By contrast, in a mesh topology the satellites can relay data through each other.  In certain situations, this could result in better performance.  A distant satellite need only relay data through a nearby satellite instead of the base station.

 

Whether there will be real world performance differences between these two technologies will be entirely dependent on the environment, as it always is with Wi-Fi.   As if to confuse things further, Netgear markets the Orbi as a mesh networking device.  AFAIK, the Orbi is not a 802.11s mesh networking device, which is what Google Wi-Fi is.

 

Having said all this, I do think Orbi will find a spot in the marketplace.  From the looks of it, many people who have bought it are happy and that's great.  I do think it's a little expensive.

Message 5 of 13
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Re: Is Google afraid of Orbi?

the issue with mesh systems is loss between hops , to the point that the loss give less usable signal at distance 

 

yes i do wish netgear would remove any reference to mesh and just say wifi done the right way 

Message 6 of 13
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Guru

Re: Is Google afraid of Orbi?

Can you cite a source?  Mesh systems use standard 802.11 b/g/n/ac protocols for delivering payloads, so it cannot be any lossier.  Mesh systems are differentiated from standard Wi-Fi by running a routing protocol, HWMP, to route traffic through the mesh.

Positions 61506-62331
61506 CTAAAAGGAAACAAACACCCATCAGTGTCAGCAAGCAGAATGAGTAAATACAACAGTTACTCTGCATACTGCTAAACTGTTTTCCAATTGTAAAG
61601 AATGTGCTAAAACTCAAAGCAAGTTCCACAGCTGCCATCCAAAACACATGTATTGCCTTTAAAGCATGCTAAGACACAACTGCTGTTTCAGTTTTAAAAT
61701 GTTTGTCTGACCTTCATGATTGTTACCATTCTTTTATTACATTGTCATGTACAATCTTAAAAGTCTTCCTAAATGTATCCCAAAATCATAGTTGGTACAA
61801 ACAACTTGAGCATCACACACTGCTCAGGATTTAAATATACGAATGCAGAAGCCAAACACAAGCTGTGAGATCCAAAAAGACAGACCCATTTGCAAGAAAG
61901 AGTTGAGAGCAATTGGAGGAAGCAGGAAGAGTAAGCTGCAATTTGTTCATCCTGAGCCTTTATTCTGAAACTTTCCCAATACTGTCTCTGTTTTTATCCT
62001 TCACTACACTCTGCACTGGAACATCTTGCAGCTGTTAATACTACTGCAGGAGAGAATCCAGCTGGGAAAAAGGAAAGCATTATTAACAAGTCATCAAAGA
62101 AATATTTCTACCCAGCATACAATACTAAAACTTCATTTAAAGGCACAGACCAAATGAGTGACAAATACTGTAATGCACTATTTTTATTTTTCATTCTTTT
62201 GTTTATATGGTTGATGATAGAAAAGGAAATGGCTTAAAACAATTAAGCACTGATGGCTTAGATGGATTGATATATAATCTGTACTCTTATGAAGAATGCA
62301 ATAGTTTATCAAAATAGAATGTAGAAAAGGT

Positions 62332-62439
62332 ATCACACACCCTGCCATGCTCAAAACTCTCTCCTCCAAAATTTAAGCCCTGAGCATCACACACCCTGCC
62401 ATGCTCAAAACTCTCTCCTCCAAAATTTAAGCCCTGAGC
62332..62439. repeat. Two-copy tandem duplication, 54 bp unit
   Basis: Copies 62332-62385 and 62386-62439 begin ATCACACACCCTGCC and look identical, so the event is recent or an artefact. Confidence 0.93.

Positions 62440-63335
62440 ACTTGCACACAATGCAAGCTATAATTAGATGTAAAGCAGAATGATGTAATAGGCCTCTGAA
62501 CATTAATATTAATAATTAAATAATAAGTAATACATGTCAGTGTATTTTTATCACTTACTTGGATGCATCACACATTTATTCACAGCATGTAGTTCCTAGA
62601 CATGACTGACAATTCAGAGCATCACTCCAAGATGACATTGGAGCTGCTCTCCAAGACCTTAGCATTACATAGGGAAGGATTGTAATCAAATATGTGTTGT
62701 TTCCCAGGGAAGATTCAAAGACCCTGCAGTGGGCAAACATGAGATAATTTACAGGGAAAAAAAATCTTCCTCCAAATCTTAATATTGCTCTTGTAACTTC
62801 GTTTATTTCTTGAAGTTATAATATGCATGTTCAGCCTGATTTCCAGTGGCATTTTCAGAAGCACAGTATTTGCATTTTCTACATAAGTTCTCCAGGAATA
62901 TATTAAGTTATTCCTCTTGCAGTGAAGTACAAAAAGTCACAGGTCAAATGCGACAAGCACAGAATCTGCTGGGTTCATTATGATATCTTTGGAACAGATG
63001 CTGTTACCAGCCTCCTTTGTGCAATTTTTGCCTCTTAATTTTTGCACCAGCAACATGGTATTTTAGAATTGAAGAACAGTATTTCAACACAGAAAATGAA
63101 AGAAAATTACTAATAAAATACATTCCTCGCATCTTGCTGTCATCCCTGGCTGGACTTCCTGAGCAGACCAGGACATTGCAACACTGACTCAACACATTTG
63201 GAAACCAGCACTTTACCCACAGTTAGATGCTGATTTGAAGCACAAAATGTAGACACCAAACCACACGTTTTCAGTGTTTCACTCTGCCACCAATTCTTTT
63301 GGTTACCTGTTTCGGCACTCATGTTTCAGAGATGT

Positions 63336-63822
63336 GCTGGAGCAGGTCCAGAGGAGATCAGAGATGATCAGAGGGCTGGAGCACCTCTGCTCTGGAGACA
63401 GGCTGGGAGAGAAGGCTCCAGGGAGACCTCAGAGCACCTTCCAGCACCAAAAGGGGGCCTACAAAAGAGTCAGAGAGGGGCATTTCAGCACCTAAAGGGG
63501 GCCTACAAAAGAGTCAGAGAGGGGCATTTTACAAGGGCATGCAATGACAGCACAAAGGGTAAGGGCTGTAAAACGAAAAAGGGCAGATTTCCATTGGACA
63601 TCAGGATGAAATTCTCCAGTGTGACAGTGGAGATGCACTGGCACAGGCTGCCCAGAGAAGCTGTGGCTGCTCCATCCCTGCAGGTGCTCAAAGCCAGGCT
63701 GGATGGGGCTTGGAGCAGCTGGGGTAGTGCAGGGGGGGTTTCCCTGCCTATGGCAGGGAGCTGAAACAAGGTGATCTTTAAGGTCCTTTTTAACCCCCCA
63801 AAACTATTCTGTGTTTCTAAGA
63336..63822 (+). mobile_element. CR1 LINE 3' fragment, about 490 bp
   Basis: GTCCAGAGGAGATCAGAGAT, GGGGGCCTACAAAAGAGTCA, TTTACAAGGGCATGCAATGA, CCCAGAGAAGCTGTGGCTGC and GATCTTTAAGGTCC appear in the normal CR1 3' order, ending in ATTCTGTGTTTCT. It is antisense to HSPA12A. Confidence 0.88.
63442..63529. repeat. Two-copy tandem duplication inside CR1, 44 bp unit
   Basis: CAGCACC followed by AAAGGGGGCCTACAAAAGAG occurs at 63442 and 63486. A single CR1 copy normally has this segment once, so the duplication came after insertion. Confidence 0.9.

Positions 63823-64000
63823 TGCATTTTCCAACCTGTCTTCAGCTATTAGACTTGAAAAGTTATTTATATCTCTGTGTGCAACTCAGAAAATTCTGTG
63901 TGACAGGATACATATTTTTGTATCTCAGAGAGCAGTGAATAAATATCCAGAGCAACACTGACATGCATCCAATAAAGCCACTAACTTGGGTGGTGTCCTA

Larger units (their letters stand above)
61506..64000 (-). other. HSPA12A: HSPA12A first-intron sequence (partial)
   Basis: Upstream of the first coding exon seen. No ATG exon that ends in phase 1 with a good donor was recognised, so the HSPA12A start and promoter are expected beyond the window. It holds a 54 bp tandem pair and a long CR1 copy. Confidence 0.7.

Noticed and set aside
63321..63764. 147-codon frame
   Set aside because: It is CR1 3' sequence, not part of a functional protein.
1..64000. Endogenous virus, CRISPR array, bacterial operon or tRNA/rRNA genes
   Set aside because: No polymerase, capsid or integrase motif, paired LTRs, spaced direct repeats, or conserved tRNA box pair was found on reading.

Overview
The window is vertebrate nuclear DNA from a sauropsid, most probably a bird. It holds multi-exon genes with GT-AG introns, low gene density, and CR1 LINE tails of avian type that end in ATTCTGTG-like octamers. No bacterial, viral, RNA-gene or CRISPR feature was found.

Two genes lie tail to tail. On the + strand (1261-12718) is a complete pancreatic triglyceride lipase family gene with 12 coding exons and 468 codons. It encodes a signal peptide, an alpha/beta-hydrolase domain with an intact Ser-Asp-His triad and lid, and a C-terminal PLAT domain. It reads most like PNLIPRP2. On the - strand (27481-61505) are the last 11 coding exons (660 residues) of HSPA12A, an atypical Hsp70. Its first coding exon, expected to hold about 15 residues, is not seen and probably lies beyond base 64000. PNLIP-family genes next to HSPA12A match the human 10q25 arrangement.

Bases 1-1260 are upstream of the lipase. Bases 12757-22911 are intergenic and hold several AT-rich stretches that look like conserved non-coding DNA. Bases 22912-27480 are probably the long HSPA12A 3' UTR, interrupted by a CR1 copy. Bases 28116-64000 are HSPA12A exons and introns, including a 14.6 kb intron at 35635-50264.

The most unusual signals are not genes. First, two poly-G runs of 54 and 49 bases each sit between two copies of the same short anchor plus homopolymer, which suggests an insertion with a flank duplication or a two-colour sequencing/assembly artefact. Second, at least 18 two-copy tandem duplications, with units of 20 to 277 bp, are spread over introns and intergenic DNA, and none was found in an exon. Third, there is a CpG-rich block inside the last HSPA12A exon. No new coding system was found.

Message 7 of 13
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Re: Is Google afraid of Orbi?


@TheEther wrote:

Can you cite a source?  Mesh systems use standard 802.11 b/g/n/ac protocols for delivering payloads, so it cannot be any lossier.  Mesh systems are differentiated from standard Wi-Fi by running a routing protocol, HWMP, to route traffic through the mesh.


 

 

sorry are you asking me that ?

Message 8 of 13
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Guru

Re: Is Google afraid of Orbi?

Yes.  I would like to know where you read that there is loss between mesh hops.

Message 9 of 13
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Re: Is Google afraid of Orbi?

see

 

http://www.smallnetbuilder.com/wireless/wireless-reviews/33022-mesh-mashup-redux-netgear-s-orbi-chec...